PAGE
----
Sweet revenge on the McCains: Martha McSally to take the old man's Senate seat

Martha McSally was not a perfect Republican candidate for Senate, and her inability to win an election against an utterly revolting and gaffe-prone leftist such as Kyrsten Sinema in a place like Arizona (which, at least on paper, doesn't permit ballot harvesting) doesn't speak all that well for her.

But the choice of McSally to fill the unfinished Senate term of Sen. John McCain by Arizona Gov. Doug Ducey was sweet news indeed.

That's because the loud opposition to her from the McCain family was so very bad, and this appointment stands as a rebuke to them.  Better still, now that McSally's got the job over their objections, she owes them nothing.

Here was the Washington Examiner story four days ago:

Meghan McCain's husband said that Rep. Martha McSally, R-Ariz., would be an "unwise choice" for Arizona senator.

"McSally strikes me as an unwise choice for a number of reasons," Ben Domenech tweeted.  "She's like an NFL team that plays down to its opponents' level – and she'll be tasked with running for re-election immediately."

He made a tweet, and his wife, McCain's daughter Meghan, retweeted it.  Then McSally went to try to make nice with the dragon-lady matron of the bunch, Cindy McCain, but things didn't seem to get any better, though officially they say so, minus their endorsement, of course.  The whole thing was over something embarrassingly small and petty, too: McSally's "crime" in their eyes was that she didn't bring McCain's name up in a speech on some defense authorization bill.  Whoa!  That was enough to turn this touchy bunch entirely against the woman, who had actually been a friend of McCain's, and then they got loud about it.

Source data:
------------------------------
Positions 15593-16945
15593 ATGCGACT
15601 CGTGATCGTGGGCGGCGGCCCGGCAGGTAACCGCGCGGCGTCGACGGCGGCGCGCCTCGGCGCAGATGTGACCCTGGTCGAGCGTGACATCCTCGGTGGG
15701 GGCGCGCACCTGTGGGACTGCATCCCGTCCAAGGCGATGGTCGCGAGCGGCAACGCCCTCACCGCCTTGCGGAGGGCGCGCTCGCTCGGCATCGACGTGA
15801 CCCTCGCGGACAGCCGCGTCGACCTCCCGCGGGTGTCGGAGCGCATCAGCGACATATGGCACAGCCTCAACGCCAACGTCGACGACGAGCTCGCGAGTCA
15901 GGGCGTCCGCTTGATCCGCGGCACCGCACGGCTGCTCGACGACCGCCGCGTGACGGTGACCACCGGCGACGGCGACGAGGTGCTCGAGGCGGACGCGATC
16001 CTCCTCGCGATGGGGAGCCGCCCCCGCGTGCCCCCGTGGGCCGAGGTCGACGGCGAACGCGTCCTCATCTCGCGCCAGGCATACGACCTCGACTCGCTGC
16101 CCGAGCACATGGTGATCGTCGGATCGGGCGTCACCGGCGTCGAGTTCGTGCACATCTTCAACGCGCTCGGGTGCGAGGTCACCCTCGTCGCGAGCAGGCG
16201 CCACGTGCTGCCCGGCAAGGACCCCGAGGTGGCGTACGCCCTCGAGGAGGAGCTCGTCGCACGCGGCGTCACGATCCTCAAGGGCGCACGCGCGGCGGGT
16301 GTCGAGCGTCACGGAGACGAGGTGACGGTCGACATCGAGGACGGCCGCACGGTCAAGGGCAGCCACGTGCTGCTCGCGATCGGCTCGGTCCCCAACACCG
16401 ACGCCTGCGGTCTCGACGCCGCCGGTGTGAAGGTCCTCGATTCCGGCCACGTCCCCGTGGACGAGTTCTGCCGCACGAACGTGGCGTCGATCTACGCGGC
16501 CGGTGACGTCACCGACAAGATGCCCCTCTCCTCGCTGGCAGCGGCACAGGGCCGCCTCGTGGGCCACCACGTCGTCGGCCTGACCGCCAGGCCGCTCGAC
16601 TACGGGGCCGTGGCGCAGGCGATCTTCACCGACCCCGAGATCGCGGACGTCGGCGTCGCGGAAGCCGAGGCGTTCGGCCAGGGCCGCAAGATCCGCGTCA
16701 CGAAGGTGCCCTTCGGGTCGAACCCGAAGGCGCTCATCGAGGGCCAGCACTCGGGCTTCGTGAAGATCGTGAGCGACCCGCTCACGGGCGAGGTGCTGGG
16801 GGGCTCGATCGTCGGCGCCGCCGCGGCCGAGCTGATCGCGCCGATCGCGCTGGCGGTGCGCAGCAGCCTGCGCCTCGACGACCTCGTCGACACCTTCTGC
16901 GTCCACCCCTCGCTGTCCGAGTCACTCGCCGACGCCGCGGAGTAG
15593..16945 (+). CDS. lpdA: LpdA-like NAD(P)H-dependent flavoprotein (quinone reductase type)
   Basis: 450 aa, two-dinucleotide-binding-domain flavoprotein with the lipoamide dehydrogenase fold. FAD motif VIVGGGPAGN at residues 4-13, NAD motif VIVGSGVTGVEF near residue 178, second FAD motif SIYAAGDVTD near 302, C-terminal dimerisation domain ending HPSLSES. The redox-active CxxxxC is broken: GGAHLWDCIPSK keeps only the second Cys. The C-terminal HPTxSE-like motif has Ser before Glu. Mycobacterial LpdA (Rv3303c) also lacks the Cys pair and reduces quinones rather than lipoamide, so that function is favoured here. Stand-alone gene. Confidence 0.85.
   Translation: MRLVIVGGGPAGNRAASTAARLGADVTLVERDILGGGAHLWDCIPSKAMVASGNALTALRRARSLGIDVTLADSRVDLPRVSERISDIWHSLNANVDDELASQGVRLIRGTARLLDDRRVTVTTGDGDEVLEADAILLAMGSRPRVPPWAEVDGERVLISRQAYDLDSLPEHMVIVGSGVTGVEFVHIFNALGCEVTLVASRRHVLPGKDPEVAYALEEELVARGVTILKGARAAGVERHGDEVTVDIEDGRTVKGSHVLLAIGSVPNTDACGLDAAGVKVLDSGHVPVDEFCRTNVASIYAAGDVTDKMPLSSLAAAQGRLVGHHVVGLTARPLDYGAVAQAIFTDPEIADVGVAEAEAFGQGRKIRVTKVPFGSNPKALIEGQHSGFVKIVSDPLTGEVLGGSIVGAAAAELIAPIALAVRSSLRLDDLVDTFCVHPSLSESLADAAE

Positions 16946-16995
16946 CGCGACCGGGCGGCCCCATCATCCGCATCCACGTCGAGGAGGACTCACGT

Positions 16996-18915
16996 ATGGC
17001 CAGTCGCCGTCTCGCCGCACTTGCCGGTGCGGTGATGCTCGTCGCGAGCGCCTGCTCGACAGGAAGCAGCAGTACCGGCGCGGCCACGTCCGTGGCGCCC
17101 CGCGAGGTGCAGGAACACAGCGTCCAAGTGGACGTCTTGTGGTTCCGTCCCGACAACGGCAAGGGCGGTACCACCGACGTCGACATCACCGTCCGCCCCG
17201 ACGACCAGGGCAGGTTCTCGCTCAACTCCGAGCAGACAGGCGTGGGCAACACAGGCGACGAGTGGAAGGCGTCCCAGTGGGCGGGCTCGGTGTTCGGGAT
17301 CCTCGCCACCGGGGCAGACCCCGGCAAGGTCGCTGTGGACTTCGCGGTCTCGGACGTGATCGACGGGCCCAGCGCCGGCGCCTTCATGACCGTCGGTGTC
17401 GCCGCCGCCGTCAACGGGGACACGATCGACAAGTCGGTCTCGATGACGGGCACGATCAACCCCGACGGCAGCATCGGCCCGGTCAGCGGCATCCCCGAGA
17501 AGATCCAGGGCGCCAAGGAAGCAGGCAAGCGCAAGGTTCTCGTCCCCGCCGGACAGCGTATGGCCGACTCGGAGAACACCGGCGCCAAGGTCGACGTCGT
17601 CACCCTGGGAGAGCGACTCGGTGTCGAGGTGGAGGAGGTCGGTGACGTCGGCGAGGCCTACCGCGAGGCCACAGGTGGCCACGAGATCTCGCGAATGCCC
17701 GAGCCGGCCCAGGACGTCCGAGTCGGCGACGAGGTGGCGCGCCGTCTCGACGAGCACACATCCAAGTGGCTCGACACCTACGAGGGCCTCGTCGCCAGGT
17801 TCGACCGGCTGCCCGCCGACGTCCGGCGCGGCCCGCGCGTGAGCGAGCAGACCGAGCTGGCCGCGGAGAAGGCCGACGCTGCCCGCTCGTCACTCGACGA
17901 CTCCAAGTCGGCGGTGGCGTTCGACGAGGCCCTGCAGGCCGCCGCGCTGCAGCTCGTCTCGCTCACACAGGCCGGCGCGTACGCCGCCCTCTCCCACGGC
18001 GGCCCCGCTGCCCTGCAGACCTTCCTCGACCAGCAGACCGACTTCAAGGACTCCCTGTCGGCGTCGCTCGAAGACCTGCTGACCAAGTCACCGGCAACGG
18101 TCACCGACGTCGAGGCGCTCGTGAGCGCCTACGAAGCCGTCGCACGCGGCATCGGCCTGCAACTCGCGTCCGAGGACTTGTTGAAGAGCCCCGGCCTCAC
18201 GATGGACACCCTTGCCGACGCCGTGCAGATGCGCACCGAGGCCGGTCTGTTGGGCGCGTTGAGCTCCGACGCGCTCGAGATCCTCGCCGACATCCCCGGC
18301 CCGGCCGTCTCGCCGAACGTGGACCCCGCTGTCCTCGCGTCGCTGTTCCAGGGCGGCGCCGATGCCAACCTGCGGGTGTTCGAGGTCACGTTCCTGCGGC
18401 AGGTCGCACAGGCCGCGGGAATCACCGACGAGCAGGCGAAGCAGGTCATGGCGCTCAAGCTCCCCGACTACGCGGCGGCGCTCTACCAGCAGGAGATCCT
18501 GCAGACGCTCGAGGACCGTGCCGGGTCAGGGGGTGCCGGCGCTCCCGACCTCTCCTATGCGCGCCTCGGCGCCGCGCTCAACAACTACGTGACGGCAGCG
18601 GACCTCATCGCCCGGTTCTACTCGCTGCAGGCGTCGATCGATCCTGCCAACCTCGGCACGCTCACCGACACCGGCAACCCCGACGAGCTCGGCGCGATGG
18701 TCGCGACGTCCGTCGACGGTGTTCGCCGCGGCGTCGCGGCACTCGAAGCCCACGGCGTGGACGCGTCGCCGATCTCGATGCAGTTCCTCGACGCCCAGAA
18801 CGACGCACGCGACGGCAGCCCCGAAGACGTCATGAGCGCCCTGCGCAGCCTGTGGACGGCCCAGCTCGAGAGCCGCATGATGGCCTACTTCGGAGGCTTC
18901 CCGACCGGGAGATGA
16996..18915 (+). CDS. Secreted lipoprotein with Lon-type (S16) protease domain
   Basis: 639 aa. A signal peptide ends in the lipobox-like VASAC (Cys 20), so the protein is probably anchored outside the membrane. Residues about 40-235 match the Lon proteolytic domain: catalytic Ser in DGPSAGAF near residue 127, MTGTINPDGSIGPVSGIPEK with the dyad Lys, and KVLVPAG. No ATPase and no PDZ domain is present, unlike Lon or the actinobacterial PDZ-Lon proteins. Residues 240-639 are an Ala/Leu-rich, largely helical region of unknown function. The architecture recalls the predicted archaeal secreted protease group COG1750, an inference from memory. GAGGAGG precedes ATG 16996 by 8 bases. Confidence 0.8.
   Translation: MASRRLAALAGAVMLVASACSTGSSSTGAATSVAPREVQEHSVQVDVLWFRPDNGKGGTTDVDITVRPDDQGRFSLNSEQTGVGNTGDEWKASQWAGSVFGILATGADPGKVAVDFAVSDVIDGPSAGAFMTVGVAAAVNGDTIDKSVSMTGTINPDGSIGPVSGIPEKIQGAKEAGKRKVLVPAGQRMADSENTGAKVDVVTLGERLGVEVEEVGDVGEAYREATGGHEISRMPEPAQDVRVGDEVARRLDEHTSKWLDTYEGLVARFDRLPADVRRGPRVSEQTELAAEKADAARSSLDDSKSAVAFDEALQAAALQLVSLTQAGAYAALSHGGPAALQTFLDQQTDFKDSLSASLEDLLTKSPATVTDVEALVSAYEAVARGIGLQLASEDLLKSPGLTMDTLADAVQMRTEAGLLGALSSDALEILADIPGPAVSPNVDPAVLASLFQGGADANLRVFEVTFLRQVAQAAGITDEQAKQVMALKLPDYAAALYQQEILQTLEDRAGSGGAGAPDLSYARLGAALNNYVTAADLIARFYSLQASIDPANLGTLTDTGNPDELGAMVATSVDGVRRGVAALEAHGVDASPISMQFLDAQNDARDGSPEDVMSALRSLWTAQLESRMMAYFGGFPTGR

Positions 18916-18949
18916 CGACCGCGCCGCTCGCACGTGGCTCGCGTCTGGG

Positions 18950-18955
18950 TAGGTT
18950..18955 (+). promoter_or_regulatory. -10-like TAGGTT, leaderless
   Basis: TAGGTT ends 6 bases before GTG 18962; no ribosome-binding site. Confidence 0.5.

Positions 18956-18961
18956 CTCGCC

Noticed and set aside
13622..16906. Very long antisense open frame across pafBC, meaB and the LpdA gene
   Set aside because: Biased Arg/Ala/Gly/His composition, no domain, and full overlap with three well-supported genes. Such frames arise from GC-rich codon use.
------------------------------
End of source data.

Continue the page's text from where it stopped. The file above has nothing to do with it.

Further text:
The McCains overreached.  They overplayed their hand.  They horned in where they had no business.  And they got smacked down.

Ducey's appointment of her stands as a great rebuke to these obnoxious and entitled people, who, frankly, have no right at all to say who they think should finish his term.  Had Ducey been a Democrat, the job would have been filled by a Democrat – and knowing the McCains, they probably would have actually liked that.  Instead, Arizona got a normal Republican, who made the mistake of offending them by a tiny omission, and too bad if they don't like it.

It's a logical enough choice from a fairness perspective, too; never mind their ruffled feathers.  Ducey appointed the second runner-up who got the second-highest number of votes to the job, which is kind of like how national beauty pageants do it, placing their first national titleholder in competition for Miss Universe, the runner-up in competition for Miss World, and the third-place finisher in competition for Miss Earth or other contests.  Second runner-up also takes the crown if the titleholder isn't available for the job, and it seems to be perfectly understandable in politics to go on that sequence as well.  Yet to the McCains, fairness was not as important as their delicate feelings.

With the McCains rendered irrelevant now, the whole thing gives McSally a chance to prove herself to voters, for about a year or two, until the special election for the actual remainder of the term in 2020, and then the 2022 regular election.  That's going to take a lot of fundraising, and McSally already has that part of her operation in place, so one can see the practicality of the whole thing.

The rest of us can root for McSally if for nothing else than that she has made the McCains mad and now she's got the Senate seat.

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